Friends, family remember Lakewood Police Officer James 'Jim' Davies
Davies was shot, killed by fellow Lakewood officer
Last Updated: 385 days ago
LAKEWOOD, Colo. - Funeral services for James Davies, 35, a Lakewood police officer killed in the line of duty were held Thursday at Denver First Church of the Nazarene in Cherry Hills Village.
"Today we hurt and we feel the pain of an unexpected loss of someone dear to us," said Rev. Steve Derdowski during the beginning of the service. "He was such a blessing to so many of us here."
"James Davies was a great man," said his best friend, Agent Jonathan Alesch. "He was a great husband, father, police officer and friend."
"It was a true honor to work alongside him - or, more like - gasp for air and keep up with him," said Alesch.
"The greatest blessing was the unconditional friendship he gave me," said Alesch. "Like, 'Oops, I started your rental unit on fire,' unconditional."
Alesch explained that he was helping Davies repaint a rental unit when a pilot light ignited fumes from the primer he was using on the wall.
"James never told a soul what happened that day," Alesch said.
"Many of you in this room already know James and understand what I am talking about," said Alesch. "I ask you to go out and tell the stories about what made James great. I ask you to remember what made him the great father, police officer and friend that he was. We will continue his legacy and impact on this world."
Davies is survived by his wife, Tami, and two children -- Chloe, who is 6 years old, and Ethan, who is 2 years old.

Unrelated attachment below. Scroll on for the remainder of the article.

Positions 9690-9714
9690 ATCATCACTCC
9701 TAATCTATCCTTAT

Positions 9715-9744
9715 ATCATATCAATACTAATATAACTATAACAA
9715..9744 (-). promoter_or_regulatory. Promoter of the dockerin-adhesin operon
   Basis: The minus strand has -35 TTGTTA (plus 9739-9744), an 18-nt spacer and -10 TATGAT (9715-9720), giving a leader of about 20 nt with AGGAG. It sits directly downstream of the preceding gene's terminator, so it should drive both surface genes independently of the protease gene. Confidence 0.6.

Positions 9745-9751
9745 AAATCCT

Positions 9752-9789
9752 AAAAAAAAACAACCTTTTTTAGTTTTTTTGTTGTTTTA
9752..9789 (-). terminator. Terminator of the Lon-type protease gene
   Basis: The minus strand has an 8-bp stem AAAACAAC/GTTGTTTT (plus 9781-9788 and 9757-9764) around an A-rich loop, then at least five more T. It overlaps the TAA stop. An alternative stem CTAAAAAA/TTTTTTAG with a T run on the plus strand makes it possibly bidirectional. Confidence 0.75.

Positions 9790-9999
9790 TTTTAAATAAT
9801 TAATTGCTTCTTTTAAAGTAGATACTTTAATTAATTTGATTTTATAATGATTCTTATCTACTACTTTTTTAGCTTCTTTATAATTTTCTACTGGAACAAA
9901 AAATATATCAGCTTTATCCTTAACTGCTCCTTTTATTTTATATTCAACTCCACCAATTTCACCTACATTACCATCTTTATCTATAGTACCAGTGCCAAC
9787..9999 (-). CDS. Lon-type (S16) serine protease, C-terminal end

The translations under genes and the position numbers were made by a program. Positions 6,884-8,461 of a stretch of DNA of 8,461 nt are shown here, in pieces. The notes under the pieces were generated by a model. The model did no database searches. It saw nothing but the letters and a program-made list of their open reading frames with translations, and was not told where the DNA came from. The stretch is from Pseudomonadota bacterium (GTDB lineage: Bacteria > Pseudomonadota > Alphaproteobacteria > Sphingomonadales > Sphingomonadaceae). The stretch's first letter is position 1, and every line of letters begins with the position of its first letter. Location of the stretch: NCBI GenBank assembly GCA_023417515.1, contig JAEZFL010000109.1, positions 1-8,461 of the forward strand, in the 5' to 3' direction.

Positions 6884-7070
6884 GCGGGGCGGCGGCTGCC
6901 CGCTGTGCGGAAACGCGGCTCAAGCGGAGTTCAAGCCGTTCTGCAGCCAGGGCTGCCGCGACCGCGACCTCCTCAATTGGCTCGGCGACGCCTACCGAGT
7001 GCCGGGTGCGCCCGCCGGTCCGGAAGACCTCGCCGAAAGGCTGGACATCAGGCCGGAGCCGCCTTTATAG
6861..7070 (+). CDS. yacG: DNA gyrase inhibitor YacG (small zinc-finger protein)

Davies met his wife at college in England. She was an American studying abroad. They married in 1999. An immigration delay separated them for 10 months, but Davies arrived in Colorado in 2000 on his 23rd birthday.
He started life in the U.S. as a banker, and moved up to assistant manager, Derdowski explained.
"While he was a whiz with investments, James grew to find that he was better suited for law enforcement," Derdowski said.
In 2006, Davies entered the police academy.
During his more than 6 years on the force, Davies worked his way onto the special enforcement team.
"He was particularly driven to track sex offenders who failed to register," said Derdowski.
"One of the many things Jim did was look for registered and unregistered sex offenders," the Jefferson County District Attorney's office said in an email to the police chief.
It was tough and thankless work, they said. But they added that Davies often did it on his own time.
"James was one of the hardest working people I've very met," said Agent Justin Mains. "He ran circles around the energizer bunny."
Mains said Davies wasn't just about quantity, "he was about quality of work. He saw an area of need and he chose to step out and make himself an expert in that area."
He was a leader among the yearly arrest totals, Mains said. "He was the epitome of pro-active."
"James loved arresting criminals, he referred to them as 'dirties' and himself as the 'dirty hunter,'" said Lakewood police chief Kevin Paletta.
Davies even kept spreadsheet lists of the "dirties" he was going to arrest, Derdowski said.